Entre Between

Steven Dunn

Lima, Peru: December 28, 1964

She is 15, says goodbye and kisses her mother, and gets on a plane.

[in the air] thinking dreaming feeling possibilities, promises. The inverse of family is promise. Family is also a promise. Inverse is equal. But she is still leaving something a lot behind.

New York, New York: December 31, 1964

[on the ground] suspicious of possibility, suspicious of promise.

January 1, 1965

Happy New Year! Welcome to America. But I just came from America, está al sur de aquí, but still America, todavía América. Sudamerica. South America.

January 2, 1965

Happy Birthday! She is 16, and says hello to snow for the first time. Everything should be white like in books and television programs. But New York streets hold piles of gray slush embedded with soggy paper bags and protruding cigarette butts like incense.

February 21, 1965

Malcom X is assassinated in Manhattan, NY.

February 22, 1965

She teaches herself to use the subway to get to school. Where the teachers do not will not speak Spanish, or Italian, or any language that she can latch on to. Wanting just a few solo unas pocas words familiar to her tongues and ears and hearts.

A group of girls (from Cuba and Puerto Rico) who have been splitting their tongues between English and Spanish gather around her, bridging and webbing the language gaps. Cut to: 2018: They are still friends. And their languages have held them and their families.

March 25, 1965:

Martin Luther King Jr and 25,000 civil rights activists successfully end the four-day march from Selma, Alabama to Montgomery, Alabama.

March 30, 1965:

Daniel Moynihan, a white man, and future New York Senator, released a report backed by President Lyndon Johnson, called The Negro Family: The Case for National Action. Moynihan argued that the rise in black single-mother families was not caused by a lack of jobs, but by a destructive vein in ghetto culture, which could be traced to slavery time.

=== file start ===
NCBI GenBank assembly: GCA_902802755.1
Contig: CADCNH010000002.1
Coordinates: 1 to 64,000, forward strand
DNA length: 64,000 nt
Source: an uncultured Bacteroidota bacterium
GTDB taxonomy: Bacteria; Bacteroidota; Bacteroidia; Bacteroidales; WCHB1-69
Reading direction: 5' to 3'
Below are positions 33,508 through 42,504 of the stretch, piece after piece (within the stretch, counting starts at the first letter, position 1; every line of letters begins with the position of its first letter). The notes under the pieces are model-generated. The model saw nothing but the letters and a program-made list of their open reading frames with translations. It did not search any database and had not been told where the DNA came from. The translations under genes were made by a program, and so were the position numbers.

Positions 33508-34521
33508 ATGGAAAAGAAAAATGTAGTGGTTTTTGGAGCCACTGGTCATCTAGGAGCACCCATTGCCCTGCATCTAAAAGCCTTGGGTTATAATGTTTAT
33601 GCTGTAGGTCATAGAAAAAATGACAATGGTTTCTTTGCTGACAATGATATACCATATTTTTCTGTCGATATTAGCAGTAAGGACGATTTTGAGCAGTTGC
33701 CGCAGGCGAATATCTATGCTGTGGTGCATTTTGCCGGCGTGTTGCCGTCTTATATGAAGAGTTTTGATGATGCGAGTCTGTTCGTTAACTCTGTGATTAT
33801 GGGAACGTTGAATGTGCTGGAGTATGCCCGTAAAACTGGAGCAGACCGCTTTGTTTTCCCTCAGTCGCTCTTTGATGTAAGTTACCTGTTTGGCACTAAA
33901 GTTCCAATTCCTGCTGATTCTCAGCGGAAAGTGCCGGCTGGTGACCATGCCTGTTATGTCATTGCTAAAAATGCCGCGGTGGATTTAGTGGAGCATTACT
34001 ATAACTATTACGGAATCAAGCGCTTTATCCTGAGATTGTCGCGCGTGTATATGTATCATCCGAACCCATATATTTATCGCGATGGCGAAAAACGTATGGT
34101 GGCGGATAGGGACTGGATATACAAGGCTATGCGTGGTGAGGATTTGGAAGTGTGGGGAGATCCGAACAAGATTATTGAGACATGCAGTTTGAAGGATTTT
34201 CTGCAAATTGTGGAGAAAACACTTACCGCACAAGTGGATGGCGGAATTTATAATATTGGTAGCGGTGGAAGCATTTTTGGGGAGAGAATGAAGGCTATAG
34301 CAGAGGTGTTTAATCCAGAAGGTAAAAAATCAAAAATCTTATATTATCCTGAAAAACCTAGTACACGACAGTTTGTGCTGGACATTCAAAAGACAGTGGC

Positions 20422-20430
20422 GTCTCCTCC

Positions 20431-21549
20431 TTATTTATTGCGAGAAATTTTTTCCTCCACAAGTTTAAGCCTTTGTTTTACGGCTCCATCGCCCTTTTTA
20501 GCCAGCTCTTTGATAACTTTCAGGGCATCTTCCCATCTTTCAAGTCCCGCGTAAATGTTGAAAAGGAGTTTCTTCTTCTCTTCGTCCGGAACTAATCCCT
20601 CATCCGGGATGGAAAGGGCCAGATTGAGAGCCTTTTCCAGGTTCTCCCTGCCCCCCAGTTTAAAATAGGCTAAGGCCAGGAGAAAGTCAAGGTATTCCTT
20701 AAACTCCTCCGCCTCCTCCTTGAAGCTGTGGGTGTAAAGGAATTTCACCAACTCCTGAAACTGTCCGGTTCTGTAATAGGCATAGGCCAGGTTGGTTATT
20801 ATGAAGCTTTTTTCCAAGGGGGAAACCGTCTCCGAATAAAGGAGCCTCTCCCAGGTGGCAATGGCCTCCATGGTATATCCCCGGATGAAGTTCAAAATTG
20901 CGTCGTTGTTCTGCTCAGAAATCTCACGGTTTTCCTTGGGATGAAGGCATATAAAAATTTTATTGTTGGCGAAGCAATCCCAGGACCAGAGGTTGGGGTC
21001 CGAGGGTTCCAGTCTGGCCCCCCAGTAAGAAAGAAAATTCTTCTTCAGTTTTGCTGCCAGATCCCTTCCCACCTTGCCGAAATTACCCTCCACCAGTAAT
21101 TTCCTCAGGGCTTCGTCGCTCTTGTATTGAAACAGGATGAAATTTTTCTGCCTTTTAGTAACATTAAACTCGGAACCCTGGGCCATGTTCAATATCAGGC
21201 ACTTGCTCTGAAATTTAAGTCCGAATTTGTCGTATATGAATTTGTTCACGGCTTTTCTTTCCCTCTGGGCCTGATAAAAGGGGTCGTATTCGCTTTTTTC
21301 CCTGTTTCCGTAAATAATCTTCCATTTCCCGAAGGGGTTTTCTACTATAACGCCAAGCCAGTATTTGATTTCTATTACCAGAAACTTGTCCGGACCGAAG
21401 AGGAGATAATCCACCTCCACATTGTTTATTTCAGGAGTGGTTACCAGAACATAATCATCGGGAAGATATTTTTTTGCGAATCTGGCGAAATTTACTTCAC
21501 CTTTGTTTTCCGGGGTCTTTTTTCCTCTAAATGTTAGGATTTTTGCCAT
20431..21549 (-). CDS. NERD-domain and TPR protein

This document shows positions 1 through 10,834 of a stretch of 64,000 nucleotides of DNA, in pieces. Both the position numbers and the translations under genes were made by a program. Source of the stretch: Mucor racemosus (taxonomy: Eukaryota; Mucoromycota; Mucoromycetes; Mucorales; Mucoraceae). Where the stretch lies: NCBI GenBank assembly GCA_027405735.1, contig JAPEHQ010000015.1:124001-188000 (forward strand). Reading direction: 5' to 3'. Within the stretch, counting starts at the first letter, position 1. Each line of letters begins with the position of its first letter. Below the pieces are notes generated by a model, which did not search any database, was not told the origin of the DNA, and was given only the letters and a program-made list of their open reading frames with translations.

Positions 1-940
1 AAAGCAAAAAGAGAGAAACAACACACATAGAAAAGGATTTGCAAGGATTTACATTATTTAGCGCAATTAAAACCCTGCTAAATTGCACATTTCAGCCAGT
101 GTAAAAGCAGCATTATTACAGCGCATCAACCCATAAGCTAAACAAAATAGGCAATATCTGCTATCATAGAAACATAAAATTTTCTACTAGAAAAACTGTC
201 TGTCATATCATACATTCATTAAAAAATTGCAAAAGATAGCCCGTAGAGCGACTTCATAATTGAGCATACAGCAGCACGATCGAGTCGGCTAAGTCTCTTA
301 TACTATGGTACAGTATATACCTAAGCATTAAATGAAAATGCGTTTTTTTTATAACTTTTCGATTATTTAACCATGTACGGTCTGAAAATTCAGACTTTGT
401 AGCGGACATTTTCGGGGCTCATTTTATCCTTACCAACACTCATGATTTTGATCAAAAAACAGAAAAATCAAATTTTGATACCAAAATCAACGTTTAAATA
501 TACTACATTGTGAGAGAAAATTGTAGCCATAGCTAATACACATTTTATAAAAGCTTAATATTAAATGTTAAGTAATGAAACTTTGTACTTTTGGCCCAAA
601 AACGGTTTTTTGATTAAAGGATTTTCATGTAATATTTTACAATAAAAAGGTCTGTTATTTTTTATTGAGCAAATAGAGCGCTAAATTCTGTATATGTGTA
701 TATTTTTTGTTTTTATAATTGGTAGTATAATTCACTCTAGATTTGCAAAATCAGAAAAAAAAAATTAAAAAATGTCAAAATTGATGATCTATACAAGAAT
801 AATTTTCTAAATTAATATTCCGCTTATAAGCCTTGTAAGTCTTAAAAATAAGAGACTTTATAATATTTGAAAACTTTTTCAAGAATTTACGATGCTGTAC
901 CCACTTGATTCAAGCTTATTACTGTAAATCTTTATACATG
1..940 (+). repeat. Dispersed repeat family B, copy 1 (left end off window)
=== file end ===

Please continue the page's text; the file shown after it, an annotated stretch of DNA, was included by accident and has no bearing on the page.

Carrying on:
March 31, 1965: Present, Past, and Future

She looks at her black hands, looks at her black family, looks at the blackness between worlds that is persistent and thriving—black bodies soaking up languages and geographies—black and brown bodies holding communities and sending each other to far away promises. “Once you get settled, we will come also.” And come they do, even when they can barely afford it, even through years of crying and longing for something yet undefinable called home. Persisting, despite language barriers. Despite community leaders being murdered. Despite a white man’s “expertise” on ghetto Black culture. Where is this destructive vein? We have found the constructive vein. Elvia is her name. And she sees the constructive vein in her brothers and sisters, in her four grandchildren, in her patients at the hospital, in her web of Cuban and Puerto Rican friends. Elvia, who, through decades of care and taking chances, has come to define the undefinable thing called home: “Home is being with my family.”

September 19, 2009, New Jersey News.com

Newark Public Library Celebrates Peruvian Immigrants in New Exhibit

A new exhibit at Newark's main public library celebrates the contributions of Peruvian immigrants as part of Hispanic Heritage Month, which runs nationwide from Sept. 15 to Oct. 15. It features objects from Peru, a history of the country that is home to 11 World Heritage Sites, and objects documenting Peruvian migration to New Jersey.

Peruvian immigrants were first drawn to New Jersey in the 1950s by plentiful factory work and word-of-mouth.

Nearly 50 years since the first migration wave, they've built a vibrant community that now includes more than 200,000 people and is home to the largest group of Peruvians living outside the South American nation.

Paterson, New Jersey is a household name in Peru, and community leaders and consular officials estimate that nearly half of the small businesses in the city's downtown are Peruvian-owned.

"I hope people take away, first of all, the fact of the contributions of Peruvian-Americans, that we do exist and we're here to stay," Jara said. "And I hope many people learn about the cultural values and the ancient contributions that the Peruvian culture has made to the world."